Place of Origin
Benjamin Everly is a Ph.D. Candidate in Management & Organizations at the UCLA Anderson School of Management. His research explores the performance implications of disclosing stigmatized identities in the workplace. His research also examines how the presence of different social identities influences important organizational decisions, such as employee selection.
Benjamin’s research has been published in the Journal of Experimental Social Psychology and has been featured in news outlets such as the Boston Globe and The Madeleine Brand Show (Southern California Public Radio). In addition, Benjamin has received a research grant from the William’s Institute.
At UCLA, Benjamin has assisted in teaching MBA courses including Leadership Foundations, Pay & Rewards in Organizations, and Organizational Behavior. Benjamin has also taught an undergraduate course at UCLA called Business Leadership. As an undergraduate student at Miami University, Benjamin taught an undergraduate course called The Nature of Group Leadership and assisted in the teaching of an undergraduate course called Ethical Business Decision Making.
B.S., Management and Organizations, 2009; Miami University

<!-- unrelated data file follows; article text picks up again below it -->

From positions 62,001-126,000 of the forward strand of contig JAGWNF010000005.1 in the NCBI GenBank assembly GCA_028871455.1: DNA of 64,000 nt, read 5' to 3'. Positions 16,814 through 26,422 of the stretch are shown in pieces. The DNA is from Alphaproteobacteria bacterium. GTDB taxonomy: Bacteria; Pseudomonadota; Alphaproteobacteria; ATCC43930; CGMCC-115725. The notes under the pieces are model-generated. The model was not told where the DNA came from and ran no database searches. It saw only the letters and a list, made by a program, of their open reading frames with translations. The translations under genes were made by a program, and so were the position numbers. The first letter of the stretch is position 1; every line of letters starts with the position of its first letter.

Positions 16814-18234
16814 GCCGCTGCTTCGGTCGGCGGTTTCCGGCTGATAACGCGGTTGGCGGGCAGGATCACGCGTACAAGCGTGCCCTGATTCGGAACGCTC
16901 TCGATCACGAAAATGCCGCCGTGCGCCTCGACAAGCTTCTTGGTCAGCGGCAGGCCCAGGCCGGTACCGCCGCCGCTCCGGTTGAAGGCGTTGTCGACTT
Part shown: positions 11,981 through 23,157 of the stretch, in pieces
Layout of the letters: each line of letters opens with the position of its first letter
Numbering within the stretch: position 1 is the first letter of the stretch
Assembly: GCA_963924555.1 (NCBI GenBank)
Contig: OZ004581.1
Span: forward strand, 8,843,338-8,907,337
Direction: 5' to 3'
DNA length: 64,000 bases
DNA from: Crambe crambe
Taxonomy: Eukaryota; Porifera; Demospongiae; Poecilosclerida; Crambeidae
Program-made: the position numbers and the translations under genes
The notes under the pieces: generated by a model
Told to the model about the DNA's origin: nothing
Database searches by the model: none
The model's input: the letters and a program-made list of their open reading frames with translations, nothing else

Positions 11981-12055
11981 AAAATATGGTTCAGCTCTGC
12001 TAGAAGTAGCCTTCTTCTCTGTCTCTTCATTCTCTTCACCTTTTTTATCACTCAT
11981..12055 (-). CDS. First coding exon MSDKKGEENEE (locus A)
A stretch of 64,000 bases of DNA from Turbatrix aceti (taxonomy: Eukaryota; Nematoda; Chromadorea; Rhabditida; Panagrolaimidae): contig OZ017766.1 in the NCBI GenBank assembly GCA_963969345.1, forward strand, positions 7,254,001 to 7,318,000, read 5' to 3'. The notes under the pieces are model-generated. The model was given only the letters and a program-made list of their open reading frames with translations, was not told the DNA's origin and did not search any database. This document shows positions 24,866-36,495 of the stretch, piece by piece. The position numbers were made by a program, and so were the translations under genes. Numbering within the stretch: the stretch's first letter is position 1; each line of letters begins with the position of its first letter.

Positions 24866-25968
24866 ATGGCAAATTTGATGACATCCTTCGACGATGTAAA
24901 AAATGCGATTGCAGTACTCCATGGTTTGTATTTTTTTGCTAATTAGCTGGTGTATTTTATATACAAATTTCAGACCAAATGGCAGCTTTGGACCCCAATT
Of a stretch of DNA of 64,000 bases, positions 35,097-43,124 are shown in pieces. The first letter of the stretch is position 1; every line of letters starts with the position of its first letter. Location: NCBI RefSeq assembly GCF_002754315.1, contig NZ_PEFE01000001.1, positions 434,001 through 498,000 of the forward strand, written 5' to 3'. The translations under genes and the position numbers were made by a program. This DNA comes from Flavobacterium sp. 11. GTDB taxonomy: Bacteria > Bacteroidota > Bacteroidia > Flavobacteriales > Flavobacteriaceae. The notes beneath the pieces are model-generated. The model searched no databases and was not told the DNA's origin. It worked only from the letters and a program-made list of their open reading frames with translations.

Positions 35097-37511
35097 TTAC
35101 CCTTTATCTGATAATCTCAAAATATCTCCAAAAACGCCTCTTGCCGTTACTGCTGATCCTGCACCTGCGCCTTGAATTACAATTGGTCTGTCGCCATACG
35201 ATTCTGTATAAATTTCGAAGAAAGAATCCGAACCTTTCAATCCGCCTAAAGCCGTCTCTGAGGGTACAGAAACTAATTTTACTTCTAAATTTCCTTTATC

Prejudice, stereotypes, discrimination, identity disclosure, organizational diversity
Everly, B. A., Shih, M. J., & Ho, G. C. (2012). Don’t Ask, Don’t Tell? Does disclosure of gay identity affect performance? Journal of Experimental Social Psychology, 48, 407-410.
Manuscripts Under Revision:
Unzueta, M. M., Everly, B. A., & Gutiérrez, A. S. Social dominance orientation predicts differential reactions to Black and White discrimination claimants. Under revision at Personality and Social Psychology Bulletin.
Manuscripts Under Review:
Everly, B. A., Unzueta, M. M., & Shih, M. J. Can gay identity provide a boost in the hiring process? Maybe if the boss is female. Manuscript under review at Journal of Experimental Social Psychology.
Everly, B. A. & Schwarz J. L. Predictors of the adoption of LGBT-friendly human resources policies. Manuscript under review at Human Resource Management.
Research in Progress:
Everly, B. A., Shih, M. J. The fear of femininity: Men’s motivation to avoid appearing feminine helps explains males’ performance when competing against a gay male.
Everly, B. A., Shih, M. J., & Cheng, C. The effect of status on physical attractiveness.
Everly, B. A., Shih, M. J. Identity disclosure boosts confidence in intergroup interactions through the presence of behavioral scripts.
Everly, B. A. & Schwarz, J. L. Progressive personnel policies and support for diversity at law firms.